One of the main issues with Godfather as a film is the absence of a strong opponent to Brahma. There’s not a single problem that he can’t solve. He’s barely made to sweat and is constantly ‘as cool as cucumber.’ However, within the limitations of the script, Satyadev is the best thing to have happened to Godfather. He’s an out-and-out dark villain and there’s no pretence at all. As Jaidev, he’s greedy for power and he’d do anything to reach there, from killing his kin and kith to distracting them with his antics and striking deals with the underworld.
When the film restricts itself to the world of Jaidev and his better half Satyapriya, Godfather soars. The strategies that Brahma employs to ensure Satyapriya remains in control of her father PKR’s party are intriguing and hold the narrative together. Restraint is the greatest strength of Satyadev and Nayanthara, who bring these parts to life. The body language and the charisma of their characters aren’t on the face and it takes some effort to attain that self-control as a performer.
Another casting choice that works for Godfather is that of Puri Jagannadh as the journalist Govardhan. It’s easy to buy him as a voice that’s unafraid to question and speak the truth; the sequence where he questions Brahma about his wealth acquisition in the jail catches your attention. On the technical front, the cinematography by Nirav Shah and Suresh Selvarajan’s production design make an impact. The duo lends a regal touch to the house and the party office of PKR. By all means, the visuals suggest that it’s an empire with a sense of sophistication. The imaginative lighting in the final stretch, where Brahma is envisioned as the light amidst the darkness, is another major highlight.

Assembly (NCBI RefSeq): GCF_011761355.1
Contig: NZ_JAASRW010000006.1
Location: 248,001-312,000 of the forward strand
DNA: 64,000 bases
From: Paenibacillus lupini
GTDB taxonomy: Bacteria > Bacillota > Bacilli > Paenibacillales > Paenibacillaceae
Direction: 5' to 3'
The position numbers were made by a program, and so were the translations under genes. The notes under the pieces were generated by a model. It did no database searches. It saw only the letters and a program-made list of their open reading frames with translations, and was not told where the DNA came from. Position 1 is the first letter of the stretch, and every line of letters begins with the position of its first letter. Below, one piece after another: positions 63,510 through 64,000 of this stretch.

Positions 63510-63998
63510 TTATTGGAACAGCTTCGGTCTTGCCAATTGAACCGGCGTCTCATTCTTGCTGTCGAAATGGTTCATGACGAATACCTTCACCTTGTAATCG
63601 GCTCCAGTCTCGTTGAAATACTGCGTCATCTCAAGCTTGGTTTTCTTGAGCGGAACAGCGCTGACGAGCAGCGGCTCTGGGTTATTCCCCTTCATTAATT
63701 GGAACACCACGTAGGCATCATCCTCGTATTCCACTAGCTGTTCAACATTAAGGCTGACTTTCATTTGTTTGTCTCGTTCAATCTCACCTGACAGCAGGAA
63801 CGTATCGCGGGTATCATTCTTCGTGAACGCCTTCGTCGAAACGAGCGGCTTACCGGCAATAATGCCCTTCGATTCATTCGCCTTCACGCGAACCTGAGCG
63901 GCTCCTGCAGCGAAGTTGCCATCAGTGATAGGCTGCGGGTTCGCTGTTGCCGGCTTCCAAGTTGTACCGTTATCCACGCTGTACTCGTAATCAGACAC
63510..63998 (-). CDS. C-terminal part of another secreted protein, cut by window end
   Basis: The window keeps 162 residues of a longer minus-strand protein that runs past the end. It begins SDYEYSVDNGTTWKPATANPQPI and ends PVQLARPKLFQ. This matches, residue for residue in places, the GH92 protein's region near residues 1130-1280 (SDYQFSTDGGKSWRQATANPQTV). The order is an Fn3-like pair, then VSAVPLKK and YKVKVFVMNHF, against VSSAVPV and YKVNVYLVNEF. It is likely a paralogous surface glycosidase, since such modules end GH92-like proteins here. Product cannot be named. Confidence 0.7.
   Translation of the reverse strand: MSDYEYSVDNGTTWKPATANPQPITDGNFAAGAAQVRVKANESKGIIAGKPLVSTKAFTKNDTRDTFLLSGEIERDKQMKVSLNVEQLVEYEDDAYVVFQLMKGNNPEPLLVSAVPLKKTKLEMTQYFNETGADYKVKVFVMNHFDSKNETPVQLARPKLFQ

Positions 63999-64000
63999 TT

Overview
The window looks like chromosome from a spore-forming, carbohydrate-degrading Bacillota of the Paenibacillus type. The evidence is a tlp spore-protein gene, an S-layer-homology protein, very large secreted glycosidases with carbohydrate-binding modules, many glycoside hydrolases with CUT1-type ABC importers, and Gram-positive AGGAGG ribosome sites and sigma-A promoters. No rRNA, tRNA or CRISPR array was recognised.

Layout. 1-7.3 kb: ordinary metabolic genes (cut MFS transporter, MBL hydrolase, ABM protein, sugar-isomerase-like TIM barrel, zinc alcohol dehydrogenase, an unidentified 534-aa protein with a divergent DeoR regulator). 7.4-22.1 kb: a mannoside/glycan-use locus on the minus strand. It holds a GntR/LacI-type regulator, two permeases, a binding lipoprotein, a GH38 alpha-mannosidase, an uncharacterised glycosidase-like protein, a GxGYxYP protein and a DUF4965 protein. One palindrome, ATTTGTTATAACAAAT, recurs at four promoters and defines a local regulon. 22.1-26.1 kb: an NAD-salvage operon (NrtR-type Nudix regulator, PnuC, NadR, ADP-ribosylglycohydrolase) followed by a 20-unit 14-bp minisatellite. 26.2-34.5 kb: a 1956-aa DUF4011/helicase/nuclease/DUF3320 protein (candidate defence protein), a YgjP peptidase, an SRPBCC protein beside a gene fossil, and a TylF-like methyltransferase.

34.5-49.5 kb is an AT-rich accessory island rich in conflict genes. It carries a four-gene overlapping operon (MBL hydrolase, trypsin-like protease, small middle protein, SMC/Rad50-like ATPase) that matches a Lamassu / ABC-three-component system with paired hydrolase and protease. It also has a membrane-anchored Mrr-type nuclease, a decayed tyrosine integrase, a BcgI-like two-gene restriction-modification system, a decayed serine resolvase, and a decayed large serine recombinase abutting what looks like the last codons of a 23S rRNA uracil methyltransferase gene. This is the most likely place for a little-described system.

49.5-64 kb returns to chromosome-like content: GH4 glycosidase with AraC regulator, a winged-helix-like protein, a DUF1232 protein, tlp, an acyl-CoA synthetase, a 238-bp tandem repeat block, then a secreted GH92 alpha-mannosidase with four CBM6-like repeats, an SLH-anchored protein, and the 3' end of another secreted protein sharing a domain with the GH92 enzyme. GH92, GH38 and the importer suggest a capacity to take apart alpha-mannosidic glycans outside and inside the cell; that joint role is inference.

When Thaman doesn’t go all ballistic to celebrate Chiranjeevi, his music score strikes a chord. A key reason why you’ll appreciate Godfather in the second viewing is the dialogues by Lakshmi Bhupala. The lines are minimalistic in the need of the hour, but there’s also terrific wordplay with mythological leanings and a literary richness that’s hardly visible in mainstream films. Anasuya and Tanya Ravichandran make their presence felt in cameos too. Godfather falls apart in the final stretches because it tries too hard to give importance to Salman Khan beyond the story. And can we, at least, admit now that Thaar Maar Thakkar Maar’s choreography was underwhelming?
Director Mohan Raja, with the experience of helming a handful of Telugu remakes in Tamil, knows the pulse of his viewers, the tone and the treatment that they appreciate. Godfather is a welcome break for Chiranjeevi from the song-dance-fight routine (of course, he still finds a way to bring them into the picture) to a major extent. If the response to the film in theatres was mixed, the OTT release offers an opportunity to set that record straight.
(Godfather is streaming in Hindi and Telugu on Netflix)